Hang Seng Index

Stock turnover thins in edgy market

PUBLISHED : Wednesday, 16 September, 2009, 12:00am
UPDATED : Wednesday, 16 September, 2009, 12:00am


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The Hang Seng Index may have hit a one-year high on Friday, but investors seem to have lost their appetite for stocks as trading turnover levels have tumbled to a five-month low amid surging valuations and hiccups in the global economic recovery.

The average daily turnover for the first half of this month to Monday was HK$61.87 billion, the lowest since April's HK$61.77 billion mark. Trading levels on Monday barely topped HK$50 billion - the thinnest in more than two months.

Yesterday, the total was HK$30.99 billion, but there was only half a day of trading because of Typhoon Koppu.

Hong Kong's benchmark index, which hit a year high of 21,161.42 points last week, is up 5.79 per cent so far this month. The Hang Seng Index closed yesterday at 20,866.37 points. However, valuations have more than doubled to 22.1 times earnings from just 10.9 times earlier this year, according to Bloomberg.

'Not too many people are willing to get in at this level,' said Steven Leung, a director of institutional sales at UOB Kay Hian. 'People will mostly just stay on the sidelines and wait for [new] policies from China after October 1.'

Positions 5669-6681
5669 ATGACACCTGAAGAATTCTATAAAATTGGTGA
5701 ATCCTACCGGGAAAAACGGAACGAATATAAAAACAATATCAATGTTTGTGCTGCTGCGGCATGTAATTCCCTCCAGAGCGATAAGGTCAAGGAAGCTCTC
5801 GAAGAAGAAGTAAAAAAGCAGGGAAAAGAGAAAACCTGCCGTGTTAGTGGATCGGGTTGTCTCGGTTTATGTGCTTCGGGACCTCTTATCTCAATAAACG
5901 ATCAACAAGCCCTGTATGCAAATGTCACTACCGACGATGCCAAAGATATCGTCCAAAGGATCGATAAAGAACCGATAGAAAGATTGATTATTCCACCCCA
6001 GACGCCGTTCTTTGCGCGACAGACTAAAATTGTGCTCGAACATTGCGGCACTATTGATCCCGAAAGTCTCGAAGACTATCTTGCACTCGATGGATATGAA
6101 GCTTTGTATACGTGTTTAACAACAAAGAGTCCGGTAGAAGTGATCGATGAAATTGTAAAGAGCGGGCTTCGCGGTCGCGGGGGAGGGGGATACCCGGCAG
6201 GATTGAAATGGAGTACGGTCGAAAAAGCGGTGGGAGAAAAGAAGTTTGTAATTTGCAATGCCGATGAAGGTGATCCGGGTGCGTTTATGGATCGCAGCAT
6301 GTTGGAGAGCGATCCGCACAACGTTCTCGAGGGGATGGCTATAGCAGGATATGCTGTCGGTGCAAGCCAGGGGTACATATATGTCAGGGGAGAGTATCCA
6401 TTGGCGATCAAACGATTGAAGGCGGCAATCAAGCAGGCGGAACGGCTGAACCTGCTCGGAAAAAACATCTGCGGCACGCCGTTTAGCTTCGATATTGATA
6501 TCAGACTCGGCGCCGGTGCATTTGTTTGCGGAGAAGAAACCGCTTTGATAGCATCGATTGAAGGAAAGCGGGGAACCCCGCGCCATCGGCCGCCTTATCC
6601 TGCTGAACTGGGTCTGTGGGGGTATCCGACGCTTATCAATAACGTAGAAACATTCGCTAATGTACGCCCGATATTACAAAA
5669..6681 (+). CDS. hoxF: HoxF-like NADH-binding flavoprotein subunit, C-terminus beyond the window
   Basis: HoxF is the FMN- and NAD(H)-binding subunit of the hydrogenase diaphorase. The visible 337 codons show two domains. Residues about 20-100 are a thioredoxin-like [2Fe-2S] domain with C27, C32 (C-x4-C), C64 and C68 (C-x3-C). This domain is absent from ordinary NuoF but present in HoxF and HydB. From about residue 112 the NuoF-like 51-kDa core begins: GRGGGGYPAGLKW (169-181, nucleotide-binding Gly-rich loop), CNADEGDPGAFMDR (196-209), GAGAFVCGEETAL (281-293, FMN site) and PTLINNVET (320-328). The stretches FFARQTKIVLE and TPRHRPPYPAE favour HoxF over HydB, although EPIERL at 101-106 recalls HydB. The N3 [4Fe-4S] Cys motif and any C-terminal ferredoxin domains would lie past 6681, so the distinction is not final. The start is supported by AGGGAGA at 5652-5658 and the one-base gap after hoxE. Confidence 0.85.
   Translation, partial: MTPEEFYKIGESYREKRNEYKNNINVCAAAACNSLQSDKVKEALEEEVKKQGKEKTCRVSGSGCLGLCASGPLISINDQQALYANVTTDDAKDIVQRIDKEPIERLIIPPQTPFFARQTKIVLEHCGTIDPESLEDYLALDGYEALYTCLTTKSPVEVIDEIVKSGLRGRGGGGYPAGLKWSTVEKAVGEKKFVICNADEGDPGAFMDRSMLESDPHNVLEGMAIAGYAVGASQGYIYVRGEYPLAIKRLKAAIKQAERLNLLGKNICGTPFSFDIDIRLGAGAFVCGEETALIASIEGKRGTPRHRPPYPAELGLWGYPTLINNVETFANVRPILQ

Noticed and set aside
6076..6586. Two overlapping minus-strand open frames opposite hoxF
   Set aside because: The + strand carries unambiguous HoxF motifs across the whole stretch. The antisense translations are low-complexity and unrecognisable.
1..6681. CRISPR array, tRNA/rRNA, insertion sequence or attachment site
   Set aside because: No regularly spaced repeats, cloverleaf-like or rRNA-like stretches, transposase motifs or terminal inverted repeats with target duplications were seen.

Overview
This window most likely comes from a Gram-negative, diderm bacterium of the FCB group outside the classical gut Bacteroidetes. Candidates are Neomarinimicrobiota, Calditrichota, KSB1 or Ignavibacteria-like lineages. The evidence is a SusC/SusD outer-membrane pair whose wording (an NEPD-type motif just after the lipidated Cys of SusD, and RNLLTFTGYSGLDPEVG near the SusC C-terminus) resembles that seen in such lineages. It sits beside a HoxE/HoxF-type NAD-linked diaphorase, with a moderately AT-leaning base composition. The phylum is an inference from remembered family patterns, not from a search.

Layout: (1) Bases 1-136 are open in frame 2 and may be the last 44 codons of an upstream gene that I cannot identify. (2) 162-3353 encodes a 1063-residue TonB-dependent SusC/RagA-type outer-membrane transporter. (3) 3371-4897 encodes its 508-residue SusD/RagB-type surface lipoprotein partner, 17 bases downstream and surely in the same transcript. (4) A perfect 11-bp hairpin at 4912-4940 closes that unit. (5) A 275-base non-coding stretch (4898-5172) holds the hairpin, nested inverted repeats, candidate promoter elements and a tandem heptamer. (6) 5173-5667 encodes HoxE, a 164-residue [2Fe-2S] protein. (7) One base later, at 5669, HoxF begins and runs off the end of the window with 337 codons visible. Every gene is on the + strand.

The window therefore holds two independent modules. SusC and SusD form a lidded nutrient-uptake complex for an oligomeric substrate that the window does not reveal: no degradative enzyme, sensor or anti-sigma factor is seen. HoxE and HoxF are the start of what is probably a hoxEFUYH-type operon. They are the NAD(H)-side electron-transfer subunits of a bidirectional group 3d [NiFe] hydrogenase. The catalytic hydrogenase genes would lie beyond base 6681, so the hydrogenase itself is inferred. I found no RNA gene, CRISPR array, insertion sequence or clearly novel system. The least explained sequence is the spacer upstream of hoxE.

The market is hoping that Beijing will unveil new stimulus measures next month while commemorating the 60th anniversary of the People's Republic.

The economic recovery across the border has slowed as bank lending has been reined in and exports shrank last month for a 10th month.

Setbacks in other major overseas economies have also added to concerns about a prolonged global downturn, weighing on near-term market sentiment. The United States announced earlier this month that unemployment levels rose to a 26-year high while industrial production in Germany reversed course and slipped in July from the previous month.

'For most institutions based in Asia, they already have exposure in equity markets, so there is no rush for them [to add more],' Leung said.

The recent slide in turnover may also stem from seasonal factors. September is a popular month for holidays, so some investors may have been travelling. Also, given the rally earlier this year, other investors may have already closed their books and started planning for next year.

But the average daily turnover so far this month even lags behind the HK$67.51 billion level set in September last year when the market was stunned by the collapse of Lehman Brothers Holdings.

Concerns of another sudden shake-up may still be haunting the market. Nearly two-thirds of global fund managers said the financial crisis was not over yet, according to a recent survey by FTI Consulting.

The market rally would find firmer ground if stocks held their current level and turnover started to increase, but it was unlikely to happen in the near term and that could trigger selling pressure, said Martin Marnick, the head of trading at Helmsman Global Trading.

'The market looks very overbought and is looking [to go] back down,' Marnick said. 'You need volume behind it [because] it cannot just run on thin air.'